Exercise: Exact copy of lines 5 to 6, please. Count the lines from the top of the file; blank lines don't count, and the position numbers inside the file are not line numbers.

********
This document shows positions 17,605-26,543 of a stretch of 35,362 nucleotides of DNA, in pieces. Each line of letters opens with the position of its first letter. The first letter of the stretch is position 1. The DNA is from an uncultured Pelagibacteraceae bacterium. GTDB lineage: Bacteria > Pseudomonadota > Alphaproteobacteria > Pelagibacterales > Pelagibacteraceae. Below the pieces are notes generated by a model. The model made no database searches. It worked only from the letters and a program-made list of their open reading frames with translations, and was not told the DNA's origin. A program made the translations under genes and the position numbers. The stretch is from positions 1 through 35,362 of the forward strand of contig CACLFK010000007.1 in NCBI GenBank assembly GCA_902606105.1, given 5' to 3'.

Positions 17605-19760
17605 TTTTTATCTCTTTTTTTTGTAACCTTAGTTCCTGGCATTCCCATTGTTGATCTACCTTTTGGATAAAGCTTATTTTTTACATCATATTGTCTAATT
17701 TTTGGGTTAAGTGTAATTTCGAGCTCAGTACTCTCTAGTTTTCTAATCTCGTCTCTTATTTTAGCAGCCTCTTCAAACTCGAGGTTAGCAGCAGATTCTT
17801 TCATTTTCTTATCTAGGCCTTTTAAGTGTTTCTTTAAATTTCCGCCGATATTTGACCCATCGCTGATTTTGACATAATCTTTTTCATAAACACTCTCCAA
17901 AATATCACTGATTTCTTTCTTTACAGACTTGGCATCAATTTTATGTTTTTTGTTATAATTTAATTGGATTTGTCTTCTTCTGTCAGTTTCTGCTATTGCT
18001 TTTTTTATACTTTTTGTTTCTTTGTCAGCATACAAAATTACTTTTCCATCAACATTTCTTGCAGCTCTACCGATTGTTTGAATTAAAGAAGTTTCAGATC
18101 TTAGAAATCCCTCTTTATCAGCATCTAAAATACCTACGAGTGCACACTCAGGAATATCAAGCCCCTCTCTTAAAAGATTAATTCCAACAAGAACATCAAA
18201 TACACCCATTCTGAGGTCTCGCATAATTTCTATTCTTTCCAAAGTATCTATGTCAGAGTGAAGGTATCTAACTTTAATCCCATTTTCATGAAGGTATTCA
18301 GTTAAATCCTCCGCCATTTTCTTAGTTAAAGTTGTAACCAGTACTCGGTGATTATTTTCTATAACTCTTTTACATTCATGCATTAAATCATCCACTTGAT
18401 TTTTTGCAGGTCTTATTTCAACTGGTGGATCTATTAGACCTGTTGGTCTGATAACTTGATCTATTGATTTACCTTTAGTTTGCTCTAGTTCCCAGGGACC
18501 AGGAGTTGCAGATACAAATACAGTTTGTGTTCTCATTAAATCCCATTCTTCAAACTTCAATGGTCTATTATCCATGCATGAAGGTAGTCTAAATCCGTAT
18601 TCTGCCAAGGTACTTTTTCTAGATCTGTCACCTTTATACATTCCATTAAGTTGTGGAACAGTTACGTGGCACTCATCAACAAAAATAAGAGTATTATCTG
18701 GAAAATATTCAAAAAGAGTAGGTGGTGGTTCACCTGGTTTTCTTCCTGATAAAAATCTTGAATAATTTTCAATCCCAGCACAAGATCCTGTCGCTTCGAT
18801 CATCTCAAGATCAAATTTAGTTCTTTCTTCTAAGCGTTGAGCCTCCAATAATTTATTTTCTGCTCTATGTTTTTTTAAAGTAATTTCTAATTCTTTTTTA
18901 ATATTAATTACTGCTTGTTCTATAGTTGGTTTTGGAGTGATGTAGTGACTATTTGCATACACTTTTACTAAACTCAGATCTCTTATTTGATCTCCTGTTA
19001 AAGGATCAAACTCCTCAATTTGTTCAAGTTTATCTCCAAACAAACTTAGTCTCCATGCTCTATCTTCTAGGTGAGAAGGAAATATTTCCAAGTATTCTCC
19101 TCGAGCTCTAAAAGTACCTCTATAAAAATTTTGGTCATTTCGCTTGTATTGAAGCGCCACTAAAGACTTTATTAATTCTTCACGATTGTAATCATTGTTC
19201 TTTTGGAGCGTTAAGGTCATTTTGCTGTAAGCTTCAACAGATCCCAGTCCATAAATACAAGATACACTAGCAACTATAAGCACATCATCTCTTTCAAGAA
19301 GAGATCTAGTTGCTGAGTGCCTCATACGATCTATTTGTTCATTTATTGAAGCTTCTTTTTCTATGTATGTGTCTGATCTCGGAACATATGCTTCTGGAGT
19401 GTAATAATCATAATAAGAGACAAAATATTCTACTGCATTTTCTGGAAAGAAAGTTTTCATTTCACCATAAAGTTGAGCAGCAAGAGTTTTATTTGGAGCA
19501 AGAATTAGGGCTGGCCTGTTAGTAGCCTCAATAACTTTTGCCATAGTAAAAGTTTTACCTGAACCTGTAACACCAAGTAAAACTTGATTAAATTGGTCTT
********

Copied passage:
17801 TCATTTTCTTATCTAGGCCTTTTAAGTGTTTCTTTAAATTTCCGCCGATATTTGACCCATCGCTGATTTTGACATAATCTTTTTCATAAACACTCTCCAA
17901 AATATCACTGATTTCTTTCTTTACAGACTTGGCATCAATTTTATGTTTTTTGTTATAATTTAATTGGATTTGTCTTCTTCTGTCAGTTTCTGCTATTGCT